The brilliance of Glazer’s direction and screenplay is its refusal to answer this question. We want to believe that the cruelty humans inflict on each other is explainable. Instead, The Zone of Interest forces audiences to sit with the psychological torment that evil is often inexplicable. Jewish people know this reality to be true. In some way or another, every Jewish person has some connection to the Holocaust. It’s unavoidable. Even if we didn’t lose relatives, our Jewish identity makes us synonymous with the 6 million Jews killed between 1941-1945.


I myself have heard countless times the concept of “the banality of evil” in my studies of the Holocaust. However, to understand is not the same as to accept. Maybe it was my naivete. Maybe deep down, I wished the truth to not be as simple as indifference towards my existence and the existence of my ancestors was the reason for the death of 6 million-plus people. To see it played out on screen was horrifying. I wept the entire runtime. I wept for the lives lost in the Holocaust. I wept in horror of the inhumanity on display. I wept in mourning to my Jewish identity that I may never fully understand.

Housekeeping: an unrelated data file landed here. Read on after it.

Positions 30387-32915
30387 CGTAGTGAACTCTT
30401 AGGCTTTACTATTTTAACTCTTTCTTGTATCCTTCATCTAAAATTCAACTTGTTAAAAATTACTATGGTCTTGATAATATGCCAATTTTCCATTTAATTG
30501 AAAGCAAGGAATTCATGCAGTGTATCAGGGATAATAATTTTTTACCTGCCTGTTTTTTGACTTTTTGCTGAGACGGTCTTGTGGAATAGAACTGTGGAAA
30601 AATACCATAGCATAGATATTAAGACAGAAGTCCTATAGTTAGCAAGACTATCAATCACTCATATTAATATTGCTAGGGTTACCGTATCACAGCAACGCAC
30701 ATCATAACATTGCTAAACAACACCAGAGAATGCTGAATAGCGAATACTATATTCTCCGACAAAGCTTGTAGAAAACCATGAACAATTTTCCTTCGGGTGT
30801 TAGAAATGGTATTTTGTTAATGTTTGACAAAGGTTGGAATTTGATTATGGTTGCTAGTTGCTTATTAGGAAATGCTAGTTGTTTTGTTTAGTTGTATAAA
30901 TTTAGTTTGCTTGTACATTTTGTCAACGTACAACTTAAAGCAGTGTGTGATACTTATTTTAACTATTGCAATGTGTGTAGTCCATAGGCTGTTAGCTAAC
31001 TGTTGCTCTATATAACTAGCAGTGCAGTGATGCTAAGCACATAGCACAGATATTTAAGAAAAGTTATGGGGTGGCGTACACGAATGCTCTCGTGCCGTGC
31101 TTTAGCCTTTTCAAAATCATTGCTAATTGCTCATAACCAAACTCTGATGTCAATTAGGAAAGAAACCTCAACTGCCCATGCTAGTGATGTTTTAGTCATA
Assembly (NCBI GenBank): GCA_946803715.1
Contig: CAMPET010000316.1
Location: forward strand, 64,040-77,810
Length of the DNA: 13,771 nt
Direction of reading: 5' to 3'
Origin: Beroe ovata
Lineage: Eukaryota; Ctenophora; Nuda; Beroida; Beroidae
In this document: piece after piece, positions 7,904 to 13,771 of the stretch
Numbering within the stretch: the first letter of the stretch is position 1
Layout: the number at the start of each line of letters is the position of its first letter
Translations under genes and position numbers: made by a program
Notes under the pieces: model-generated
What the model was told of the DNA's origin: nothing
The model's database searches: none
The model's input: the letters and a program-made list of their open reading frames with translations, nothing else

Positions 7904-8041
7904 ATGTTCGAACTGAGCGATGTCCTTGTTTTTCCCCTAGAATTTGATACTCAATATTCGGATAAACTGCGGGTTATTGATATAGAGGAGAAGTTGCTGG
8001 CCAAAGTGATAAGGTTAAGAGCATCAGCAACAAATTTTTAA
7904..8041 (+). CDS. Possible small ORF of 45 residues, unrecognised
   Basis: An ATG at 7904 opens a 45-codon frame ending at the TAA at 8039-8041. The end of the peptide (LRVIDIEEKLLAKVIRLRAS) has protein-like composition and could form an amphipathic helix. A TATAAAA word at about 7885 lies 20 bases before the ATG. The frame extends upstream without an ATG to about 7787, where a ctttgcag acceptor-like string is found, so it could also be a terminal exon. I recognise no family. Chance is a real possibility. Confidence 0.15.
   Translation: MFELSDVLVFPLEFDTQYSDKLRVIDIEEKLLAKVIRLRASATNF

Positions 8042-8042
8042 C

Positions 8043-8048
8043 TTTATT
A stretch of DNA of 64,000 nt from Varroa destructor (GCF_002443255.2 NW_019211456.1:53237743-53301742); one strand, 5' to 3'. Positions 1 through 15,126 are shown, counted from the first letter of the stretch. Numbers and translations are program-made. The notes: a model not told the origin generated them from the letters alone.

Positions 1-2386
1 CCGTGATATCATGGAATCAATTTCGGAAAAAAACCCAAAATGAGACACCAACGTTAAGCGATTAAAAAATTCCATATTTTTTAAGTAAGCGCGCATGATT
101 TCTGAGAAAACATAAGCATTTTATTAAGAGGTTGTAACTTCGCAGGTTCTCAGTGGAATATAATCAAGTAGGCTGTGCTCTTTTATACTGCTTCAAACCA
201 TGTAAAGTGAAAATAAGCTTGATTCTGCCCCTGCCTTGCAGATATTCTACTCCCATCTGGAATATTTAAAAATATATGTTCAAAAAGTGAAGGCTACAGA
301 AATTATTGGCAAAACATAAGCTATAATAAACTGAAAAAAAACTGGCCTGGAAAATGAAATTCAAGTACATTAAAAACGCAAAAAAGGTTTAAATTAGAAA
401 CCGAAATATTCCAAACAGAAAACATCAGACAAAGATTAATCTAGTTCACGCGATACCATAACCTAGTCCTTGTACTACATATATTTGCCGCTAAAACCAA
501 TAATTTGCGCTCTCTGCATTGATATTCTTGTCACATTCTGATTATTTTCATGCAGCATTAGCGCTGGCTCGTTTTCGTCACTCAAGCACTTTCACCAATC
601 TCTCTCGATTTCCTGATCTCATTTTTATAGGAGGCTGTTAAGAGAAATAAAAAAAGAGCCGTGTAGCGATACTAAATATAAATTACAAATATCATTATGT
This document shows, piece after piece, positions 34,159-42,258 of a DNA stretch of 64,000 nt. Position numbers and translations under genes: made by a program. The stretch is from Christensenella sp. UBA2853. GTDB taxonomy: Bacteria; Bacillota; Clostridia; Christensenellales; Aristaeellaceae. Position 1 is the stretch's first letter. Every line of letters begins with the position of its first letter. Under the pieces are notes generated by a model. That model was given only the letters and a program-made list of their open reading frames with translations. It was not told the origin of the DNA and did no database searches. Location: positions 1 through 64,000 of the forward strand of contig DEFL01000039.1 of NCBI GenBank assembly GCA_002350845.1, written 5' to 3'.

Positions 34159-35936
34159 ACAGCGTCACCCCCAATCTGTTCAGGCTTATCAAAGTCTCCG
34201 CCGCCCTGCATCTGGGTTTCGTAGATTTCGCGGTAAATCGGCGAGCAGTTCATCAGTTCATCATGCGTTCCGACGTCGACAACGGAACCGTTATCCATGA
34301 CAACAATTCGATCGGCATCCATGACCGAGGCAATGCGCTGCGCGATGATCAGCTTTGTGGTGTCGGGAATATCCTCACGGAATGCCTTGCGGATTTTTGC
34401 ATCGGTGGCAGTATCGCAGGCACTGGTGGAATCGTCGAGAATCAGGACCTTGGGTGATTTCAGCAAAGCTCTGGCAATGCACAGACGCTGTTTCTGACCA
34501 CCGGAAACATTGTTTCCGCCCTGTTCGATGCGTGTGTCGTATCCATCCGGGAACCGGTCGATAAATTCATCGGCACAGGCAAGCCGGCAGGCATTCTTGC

Author Bio:

Ben Friedman is a freelance film journalist and a contributing writer at Highbrow Magazine. For more of his reviews, visit, his podcast Ben and Bran See a Movie, or follow him on Instagram, Twitter, and YouTube: The Beniverse.


For Highbrow Magazine